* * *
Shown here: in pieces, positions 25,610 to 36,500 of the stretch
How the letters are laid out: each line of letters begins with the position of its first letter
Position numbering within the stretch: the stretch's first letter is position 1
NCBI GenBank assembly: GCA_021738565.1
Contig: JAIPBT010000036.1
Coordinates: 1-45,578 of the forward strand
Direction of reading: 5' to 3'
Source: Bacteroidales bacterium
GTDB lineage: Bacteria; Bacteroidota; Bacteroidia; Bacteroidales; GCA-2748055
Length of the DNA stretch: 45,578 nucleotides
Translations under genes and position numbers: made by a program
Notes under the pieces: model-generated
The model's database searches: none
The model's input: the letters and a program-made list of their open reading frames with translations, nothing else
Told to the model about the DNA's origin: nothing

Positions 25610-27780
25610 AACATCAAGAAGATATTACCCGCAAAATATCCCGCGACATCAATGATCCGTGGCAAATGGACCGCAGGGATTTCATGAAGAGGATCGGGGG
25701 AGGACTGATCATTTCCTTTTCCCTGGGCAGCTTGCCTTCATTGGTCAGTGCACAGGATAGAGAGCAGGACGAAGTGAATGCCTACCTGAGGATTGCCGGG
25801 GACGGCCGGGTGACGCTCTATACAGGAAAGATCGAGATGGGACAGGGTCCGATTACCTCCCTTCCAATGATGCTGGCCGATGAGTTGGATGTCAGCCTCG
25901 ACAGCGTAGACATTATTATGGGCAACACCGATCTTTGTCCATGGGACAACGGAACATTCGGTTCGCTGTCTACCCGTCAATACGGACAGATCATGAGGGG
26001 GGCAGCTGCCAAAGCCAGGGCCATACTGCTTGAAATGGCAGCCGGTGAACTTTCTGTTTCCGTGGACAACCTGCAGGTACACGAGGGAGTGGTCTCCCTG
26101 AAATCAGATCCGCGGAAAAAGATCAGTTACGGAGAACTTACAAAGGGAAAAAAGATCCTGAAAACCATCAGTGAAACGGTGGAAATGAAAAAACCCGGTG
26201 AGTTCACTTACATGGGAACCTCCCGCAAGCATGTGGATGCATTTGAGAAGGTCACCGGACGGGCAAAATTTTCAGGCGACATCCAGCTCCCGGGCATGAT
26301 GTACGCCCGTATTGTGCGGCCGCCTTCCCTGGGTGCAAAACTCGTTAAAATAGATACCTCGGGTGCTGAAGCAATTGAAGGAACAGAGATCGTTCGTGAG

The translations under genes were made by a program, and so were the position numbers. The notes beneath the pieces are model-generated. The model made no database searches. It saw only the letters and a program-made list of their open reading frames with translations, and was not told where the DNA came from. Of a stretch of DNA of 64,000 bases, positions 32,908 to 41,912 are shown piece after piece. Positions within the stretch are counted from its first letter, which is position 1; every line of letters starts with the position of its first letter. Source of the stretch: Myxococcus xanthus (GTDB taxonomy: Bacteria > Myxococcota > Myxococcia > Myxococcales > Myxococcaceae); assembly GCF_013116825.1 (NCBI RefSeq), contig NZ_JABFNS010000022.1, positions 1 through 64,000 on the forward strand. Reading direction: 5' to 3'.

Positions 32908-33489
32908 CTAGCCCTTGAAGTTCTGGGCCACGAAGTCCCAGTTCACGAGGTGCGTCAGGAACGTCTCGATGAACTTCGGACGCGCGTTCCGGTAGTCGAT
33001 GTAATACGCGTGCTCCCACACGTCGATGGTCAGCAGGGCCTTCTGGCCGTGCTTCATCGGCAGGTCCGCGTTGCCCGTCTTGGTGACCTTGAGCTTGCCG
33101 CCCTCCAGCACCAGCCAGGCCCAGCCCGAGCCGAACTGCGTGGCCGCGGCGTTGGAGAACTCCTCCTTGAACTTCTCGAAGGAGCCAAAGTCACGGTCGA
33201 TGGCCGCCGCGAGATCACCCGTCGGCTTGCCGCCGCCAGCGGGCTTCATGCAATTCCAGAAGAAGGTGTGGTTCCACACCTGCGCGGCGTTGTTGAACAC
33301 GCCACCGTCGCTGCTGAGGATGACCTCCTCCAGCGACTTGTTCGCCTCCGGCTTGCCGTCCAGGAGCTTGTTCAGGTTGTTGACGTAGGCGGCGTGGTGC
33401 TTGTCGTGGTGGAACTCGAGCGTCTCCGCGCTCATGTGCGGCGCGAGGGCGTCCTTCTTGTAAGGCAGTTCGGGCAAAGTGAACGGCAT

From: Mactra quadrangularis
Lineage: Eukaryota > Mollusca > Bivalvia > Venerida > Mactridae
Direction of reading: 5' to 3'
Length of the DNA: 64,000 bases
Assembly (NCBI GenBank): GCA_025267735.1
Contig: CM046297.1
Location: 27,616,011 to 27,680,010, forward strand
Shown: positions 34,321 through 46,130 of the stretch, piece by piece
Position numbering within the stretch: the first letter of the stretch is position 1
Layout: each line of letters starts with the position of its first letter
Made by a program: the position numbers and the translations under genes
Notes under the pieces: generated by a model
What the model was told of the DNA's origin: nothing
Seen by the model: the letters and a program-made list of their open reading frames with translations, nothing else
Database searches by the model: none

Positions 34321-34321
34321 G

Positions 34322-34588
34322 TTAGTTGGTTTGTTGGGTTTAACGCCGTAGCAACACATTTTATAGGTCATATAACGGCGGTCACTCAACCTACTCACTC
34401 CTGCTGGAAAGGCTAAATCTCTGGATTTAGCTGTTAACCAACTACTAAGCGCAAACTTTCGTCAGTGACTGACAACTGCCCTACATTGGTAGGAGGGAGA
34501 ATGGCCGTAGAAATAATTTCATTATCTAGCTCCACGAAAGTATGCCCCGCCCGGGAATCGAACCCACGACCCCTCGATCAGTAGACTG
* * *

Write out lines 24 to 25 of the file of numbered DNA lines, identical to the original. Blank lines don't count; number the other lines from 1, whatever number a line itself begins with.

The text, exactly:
26301 GTACGCCCGTATTGTGCGGCCGCCTTCCCTGGGTGCAAAACTCGTTAAAATAGATACCTCGGGTGCTGAAGCAATTGAAGGAACAGAGATCGTTCGTGAG

The translations under genes were made by a program, and so were the position numbers. The notes beneath the pieces are model-generated. The model made no database searches. It saw only the letters and a program-made list of their open reading frames with translations, and was not told where the DNA came from. Of a stretch of DNA of 64,000 bases, positions 32,908 to 41,912 are shown piece after piece. Positions within the stretch are counted from its first letter, which is position 1; every line of letters starts with the position of its first letter. Source of the stretch: Myxococcus xanthus (GTDB taxonomy: Bacteria > Myxococcota > Myxococcia > Myxococcales > Myxococcaceae); assembly GCF_013116825.1 (NCBI RefSeq), contig NZ_JABFNS010000022.1, positions 1 through 64,000 on the forward strand. Reading direction: 5' to 3'.